Truman Capote (30 September 1924, New Orleans, Louisiana - 25 August 1984, Los Angeles, California)
Truman Capote (30 September 1924, New Orleans, Louisiana - 25 August 1984, Los Angeles, California) was an American writer whose stories, novels, plays and non-fiction are recognized literary classics, including the novella Breakfast at Tiffany's (1958) and In Cold Blood (1965), which he labeled a "non-fiction novel." At least 20 films and TV dramas have been produced from Capote novels, stories and screenplays.
Truman Capote was born Truman Streckfus Persons in New Orleans, Louisiana, the son of 17-year-old Lillie Mae (nйe Faulk) and Archelaus Persons, who was a salesman. When he was four, his parents divorced, and he was sent to Monroeville, Alabama, where he was raised by his mother's relatives. He formed a fast bond with his mother's distant relative, Nanny Rumbley Faulk, whom Truman called 'Sook'. "Her face is remarkable—not unlike Lincoln's, craggy like that, and tinted by sun and wind," is how Capote described Sook in "A Christmas Memory." In Monroeville, he was a neighbor and friend of Harper Lee, who grew up to write To Kill a Mockingbird.
As a lonely child, Capote taught himself to read and write before he entered the first grade in school. Capote was often seen at age five carrying his dictionary and notepad, and he began writing when he was ten.  At this time, he was given the nickname Bulldog, possibly a pun reference of "Bulldog Truman" to the fictional detective Bulldog Drummond popular in films of the mid-1930s.
On Saturdays, he made trips from Monroeville to Mobile, and when he was ten, he submitted his short story, "Old Mr. Busybody," to a children's writing contest sponsored by the Mobile Press Register.
In 1933, he moved to New York City to live with his mother and her second husband, Joseph Capote, a Cuban-born textile broker, who adopted his stepson and renamed him Truman Garcнa Capote. When he was 11, he began writing seriously in daily three-hour sessions. Of his early days Capote related, "I began writing really sort of seriously when I was about eleven. I say seriously in the sense that like other kids go home and practice the violin or the piano or whatever, I used to go home from school every day and I would write for about three hours. I was obsessed by it." In 1935, he attended the Trinity School. He then attended St. Joseph's military academy. In 1939, the Capotes moved to Greenwich, Connecticut, and Truman attended Greenwich High School, where he wrote for both the school's literary journal, The Green Witch, and the school newspaper. Back in New York in 1942, he graduated from the Dwight School, an Upper West Side private school where an award is now given annually in his name.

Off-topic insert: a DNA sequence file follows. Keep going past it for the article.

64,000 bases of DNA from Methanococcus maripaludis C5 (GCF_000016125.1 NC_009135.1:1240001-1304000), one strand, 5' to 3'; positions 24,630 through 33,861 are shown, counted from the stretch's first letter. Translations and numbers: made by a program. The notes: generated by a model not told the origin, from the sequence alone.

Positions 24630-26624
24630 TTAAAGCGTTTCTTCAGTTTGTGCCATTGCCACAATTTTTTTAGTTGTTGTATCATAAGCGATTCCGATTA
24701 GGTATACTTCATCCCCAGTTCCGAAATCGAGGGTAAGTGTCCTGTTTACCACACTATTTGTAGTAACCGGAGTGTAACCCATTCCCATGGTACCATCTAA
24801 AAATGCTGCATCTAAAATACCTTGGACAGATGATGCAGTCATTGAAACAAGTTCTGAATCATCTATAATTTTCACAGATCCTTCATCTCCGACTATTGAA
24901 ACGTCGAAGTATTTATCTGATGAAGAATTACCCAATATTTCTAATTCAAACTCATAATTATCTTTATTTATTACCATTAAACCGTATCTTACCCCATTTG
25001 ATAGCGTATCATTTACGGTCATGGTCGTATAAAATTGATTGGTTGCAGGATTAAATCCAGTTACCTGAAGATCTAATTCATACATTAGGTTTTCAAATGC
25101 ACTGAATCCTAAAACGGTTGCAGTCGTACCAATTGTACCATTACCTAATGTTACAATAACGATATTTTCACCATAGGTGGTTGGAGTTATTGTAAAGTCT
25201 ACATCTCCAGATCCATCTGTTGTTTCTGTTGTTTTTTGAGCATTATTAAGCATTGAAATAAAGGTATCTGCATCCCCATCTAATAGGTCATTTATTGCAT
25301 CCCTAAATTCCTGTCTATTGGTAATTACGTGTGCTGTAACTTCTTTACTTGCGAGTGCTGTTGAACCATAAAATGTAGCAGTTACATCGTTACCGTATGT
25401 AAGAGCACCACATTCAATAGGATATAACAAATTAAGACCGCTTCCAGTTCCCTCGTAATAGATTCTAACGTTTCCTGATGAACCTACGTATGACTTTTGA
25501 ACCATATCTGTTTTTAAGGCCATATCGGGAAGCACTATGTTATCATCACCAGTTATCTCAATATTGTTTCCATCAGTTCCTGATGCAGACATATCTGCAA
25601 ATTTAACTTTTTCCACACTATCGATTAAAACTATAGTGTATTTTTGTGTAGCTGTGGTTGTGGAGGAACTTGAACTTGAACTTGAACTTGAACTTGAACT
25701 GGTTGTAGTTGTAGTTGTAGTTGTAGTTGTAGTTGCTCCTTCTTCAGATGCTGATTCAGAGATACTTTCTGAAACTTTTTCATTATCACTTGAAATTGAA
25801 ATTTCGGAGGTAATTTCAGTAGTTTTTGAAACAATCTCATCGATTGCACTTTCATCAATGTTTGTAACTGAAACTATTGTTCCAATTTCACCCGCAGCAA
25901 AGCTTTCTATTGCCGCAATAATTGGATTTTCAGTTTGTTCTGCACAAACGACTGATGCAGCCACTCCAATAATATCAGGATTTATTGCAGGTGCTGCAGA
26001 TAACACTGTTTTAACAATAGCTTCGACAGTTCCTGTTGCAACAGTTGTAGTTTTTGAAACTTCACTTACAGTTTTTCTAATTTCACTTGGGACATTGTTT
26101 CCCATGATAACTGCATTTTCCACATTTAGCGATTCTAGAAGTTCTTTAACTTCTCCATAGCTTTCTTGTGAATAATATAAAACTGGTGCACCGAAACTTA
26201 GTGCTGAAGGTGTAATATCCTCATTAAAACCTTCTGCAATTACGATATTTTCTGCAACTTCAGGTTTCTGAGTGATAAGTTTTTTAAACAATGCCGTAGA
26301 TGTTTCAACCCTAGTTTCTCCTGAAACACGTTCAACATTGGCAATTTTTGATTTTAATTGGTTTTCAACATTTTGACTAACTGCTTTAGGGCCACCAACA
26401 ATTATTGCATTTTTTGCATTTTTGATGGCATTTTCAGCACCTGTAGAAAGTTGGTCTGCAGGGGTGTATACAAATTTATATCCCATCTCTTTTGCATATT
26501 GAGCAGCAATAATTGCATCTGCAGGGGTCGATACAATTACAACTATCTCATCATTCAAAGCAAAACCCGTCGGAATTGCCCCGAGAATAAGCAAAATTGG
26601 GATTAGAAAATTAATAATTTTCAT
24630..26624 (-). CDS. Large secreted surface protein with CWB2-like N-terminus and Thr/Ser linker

When he was 17, Capote ended his formal education and began a two-year job at The New Yorker. Years later, he wrote, "Not a very grand job, for all it really involved was sorting cartoons and clipping newspapers. Still, I was fortunate to have it, especially since I was determined never to set a studious foot inside a college classroom. I felt that either one was or wasn't a writer, and no combination of professors could influence the outcome. I still think I was correct, at least in my own case."
Between 1943 and 1946, Capote wrote a continual flow of short fiction, including "A Mink of One's Own," "Miriam," (for which he won the O. Henry Award) "My Side of the Matter," "Preacher's Legend," "Shut a Final Door" and "The Walls Are Cold." These stories were published in both literary quarterlies and well-known magazines, including The Atlantic Monthly, Harper's Bazaar, Harper's Magazine, Mademoiselle, The New Yorker, Prairie Schooner and Story. Interviewed in 1957 for the The Paris Review, Capote was asked about his short story technique, answering:
Since each story presents its own technical problems, obviously one can't generalize about them on a two-times-two-equals-four basis. Finding the right form for your story is simply to realize the most natural way of telling the story.